Organizational Ethics and Health Care: Expanding Bioethics to the Institutional Arena
Bishop, Laura Jane
Cherry, M. Nichelle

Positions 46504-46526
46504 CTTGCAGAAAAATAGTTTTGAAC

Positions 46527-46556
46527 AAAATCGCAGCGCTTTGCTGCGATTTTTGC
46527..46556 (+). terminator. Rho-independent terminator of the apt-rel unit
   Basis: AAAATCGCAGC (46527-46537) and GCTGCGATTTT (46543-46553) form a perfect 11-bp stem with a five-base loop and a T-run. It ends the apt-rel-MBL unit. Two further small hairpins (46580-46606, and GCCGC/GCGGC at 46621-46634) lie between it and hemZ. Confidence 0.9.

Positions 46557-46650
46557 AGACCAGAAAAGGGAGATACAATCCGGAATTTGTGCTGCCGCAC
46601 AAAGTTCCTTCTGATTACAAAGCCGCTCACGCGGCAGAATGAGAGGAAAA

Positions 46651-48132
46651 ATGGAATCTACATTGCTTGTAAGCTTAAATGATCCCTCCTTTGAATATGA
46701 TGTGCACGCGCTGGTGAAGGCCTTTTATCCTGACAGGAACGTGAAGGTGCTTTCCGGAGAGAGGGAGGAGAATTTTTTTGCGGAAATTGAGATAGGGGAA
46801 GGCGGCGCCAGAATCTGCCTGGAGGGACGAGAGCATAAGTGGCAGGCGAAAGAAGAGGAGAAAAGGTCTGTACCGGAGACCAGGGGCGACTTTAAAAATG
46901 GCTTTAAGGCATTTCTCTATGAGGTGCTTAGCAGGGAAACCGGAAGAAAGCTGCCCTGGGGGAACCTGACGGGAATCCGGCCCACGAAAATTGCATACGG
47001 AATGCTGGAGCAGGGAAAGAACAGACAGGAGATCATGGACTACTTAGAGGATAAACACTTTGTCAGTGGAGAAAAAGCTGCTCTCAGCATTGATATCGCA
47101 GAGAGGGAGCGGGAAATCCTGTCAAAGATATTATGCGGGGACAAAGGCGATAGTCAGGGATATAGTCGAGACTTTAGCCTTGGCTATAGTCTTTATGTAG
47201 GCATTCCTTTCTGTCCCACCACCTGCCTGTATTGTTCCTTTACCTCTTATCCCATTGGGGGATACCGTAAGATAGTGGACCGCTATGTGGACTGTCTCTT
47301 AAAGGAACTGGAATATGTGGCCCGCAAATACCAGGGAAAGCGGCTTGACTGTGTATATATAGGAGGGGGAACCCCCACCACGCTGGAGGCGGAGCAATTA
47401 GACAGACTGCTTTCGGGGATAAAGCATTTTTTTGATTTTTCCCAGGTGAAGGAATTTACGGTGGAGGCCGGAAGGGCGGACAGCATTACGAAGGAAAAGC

In 1995, the Joint Commission on Accreditation of Healthcare Organizations (JCAHO) expanded its patient rights standards to include requirements for assuring that hospital business practices would be ethical. Renamed “Patient Rights and Organization Ethics,” these standards are based on the realization that a hospital’s obligation to its patients is derived from two relationships: the patient-provider relationship governed by “clinical ethics,” and the customer-supplier relationship governed by “business ethics.” “[This] boundary between ‘clinical’ ethics and ‘business’ ethics is not clear and in many cases is nonexistent. While marketing and admission practices are seen as issues related to ‘business’ they can lead to unneeded admissions or demand for unneeded services, both of which can unnecessarily expose the patient to the risk of side effects or complications. Likewise, underutilization of needed services is likely to lead to less than optimal health outcomes” (I. Schyve 1996, p. 17).
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